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Case of Shulman Syndrome Highlights Importance of MRI in cGVHD Treatment Decisions


According to authors, magnetic resonance imaging (MRI) should be used when incomplete signs of the rare complication are presented to help guide the skin biopsy.

A case report of a patient with eosinophilic faciitis (EF), or Shulman syndrome, as a complication of chronic graft-versus-host-disease (cGVHD) underscores the importance of magnetic resonance imaging (MRI) as a tool to guide decision-making in similar cases.

According to the authors of the case report, MRI should be leveraged in the case of incomplete signs of the rare complication to help guide the skin biopsy, as MRI can help facilitate a rapid diagnosis and initiation of treatment.

The authors describe the case as unusual, with the patient presenting with EF in the absence of hypereosinophilia after receiving an allogenic hematopoietic stem cell transplant (ASCT) to treat his relapsed/refractory multiple myeloma.

“The incidence of EF in patients who have undergone ASCT presenting as cGVHD is rare,” emphasized the researchers. “To our knowledge, only one case of a patient with multiple myeloma has been reported.”

While not required for diagnosis, between 60% and 90% of cases present with eosinophilia. The majority (90%) of these cases also have skin involvement with an evolutive natural history. In the present case, the patient showed similar manifestations, exhibiting pain, swelling, induration, and edema.

The patient, a White male aged 46 years, also presented with hepatic dysfunction, which preceded the clinical signs, as well as normal eosinophil counts and incomplete clinical signs.

Based on body MRI results—which showed heightened signal intensity in short tau inversion recovery sequences in the superficial and deep fasciae—the patient received a skin-to-muscle biopsy of the left thigh. The biopsy confirmed fasciitis and edema with rare eosinophil infiltration.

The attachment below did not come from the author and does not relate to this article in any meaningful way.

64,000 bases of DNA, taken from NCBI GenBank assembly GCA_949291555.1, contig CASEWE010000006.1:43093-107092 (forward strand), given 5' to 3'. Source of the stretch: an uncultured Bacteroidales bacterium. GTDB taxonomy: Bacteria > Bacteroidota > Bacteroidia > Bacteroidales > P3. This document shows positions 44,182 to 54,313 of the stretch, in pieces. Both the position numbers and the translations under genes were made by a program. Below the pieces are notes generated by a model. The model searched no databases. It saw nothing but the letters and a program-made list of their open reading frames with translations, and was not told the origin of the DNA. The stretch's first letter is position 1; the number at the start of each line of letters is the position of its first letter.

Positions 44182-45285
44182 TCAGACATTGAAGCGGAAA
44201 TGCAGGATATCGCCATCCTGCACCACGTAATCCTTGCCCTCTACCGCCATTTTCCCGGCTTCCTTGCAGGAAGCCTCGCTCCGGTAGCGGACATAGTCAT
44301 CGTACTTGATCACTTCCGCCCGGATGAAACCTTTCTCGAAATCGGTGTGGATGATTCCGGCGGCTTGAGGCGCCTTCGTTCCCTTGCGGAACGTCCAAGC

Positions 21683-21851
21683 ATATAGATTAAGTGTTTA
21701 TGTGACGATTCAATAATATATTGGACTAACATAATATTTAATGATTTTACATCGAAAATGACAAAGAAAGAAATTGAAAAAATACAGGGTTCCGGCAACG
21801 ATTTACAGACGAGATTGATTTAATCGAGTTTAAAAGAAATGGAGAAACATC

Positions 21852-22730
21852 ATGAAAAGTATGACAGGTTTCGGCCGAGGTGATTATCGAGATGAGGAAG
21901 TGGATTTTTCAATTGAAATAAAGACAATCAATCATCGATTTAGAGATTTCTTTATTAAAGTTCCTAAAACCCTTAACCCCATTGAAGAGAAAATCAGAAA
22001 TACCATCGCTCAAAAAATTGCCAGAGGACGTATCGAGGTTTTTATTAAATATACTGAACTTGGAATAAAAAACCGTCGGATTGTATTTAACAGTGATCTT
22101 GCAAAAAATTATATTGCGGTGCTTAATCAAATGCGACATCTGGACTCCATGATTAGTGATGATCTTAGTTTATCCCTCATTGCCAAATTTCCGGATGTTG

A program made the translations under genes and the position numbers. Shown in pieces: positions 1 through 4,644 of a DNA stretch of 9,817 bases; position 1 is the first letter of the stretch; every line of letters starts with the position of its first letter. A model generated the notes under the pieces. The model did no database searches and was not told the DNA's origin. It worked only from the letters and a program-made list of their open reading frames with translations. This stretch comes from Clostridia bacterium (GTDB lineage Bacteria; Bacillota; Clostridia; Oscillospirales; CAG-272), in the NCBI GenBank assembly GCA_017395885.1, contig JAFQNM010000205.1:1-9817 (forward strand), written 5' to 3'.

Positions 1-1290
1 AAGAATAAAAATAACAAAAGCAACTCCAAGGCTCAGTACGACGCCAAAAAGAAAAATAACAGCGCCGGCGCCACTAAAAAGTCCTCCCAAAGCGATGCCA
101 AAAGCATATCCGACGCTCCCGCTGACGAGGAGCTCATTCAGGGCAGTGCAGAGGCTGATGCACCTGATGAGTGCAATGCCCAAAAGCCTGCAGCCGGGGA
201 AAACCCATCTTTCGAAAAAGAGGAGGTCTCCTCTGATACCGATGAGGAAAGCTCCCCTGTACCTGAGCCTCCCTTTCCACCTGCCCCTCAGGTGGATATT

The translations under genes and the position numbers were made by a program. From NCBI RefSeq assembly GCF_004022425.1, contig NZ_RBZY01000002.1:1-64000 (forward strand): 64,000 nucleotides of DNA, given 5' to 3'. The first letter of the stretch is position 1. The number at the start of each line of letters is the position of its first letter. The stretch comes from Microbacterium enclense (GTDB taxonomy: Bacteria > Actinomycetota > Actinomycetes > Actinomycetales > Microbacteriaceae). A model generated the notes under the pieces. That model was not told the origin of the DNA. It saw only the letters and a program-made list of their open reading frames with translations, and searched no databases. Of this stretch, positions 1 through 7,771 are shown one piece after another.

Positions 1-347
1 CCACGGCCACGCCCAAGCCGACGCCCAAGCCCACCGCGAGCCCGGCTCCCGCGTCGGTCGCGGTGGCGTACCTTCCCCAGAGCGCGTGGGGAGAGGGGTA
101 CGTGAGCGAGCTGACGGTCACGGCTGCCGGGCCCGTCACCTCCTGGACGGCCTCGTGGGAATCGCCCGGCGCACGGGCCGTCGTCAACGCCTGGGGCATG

“MRI is an important diagnostic and prognostic tool of EF, typically showing increased signal intensity within the fascia,” wrote the researchers. “It is the ideal imaging modality both for selecting the best site for biopsy and monitoring the course of EF following initiation of treatment.”

They continued, “In our case, MRI was crucial in enabling an early diagnosis in combination with other data (clinical, biological and anatomical pathology). Although not strictly required for diagnosis, MRI results appear to be required as part of the initial assessment of EF.”

Following the skin-to-muscle biopsy, liver biopsy confirmed the patient had accompanying cGVHD with fibrosis, and inflammatory infiltrate featuring lymphocytes and eosinophil granulocytes without apoptotic bodies.


Chalopin T, Vallet N, Morel M, et al. Eosinophilic fasciitis (Shulman syndrome), a rare entity and diagnostic challenge, as a manifestation of severe chronic graft-versus-host disease: a case report. J Med Case Rep. Published online March 15, 2021. doi:10.1186/s13256-021-02735-3

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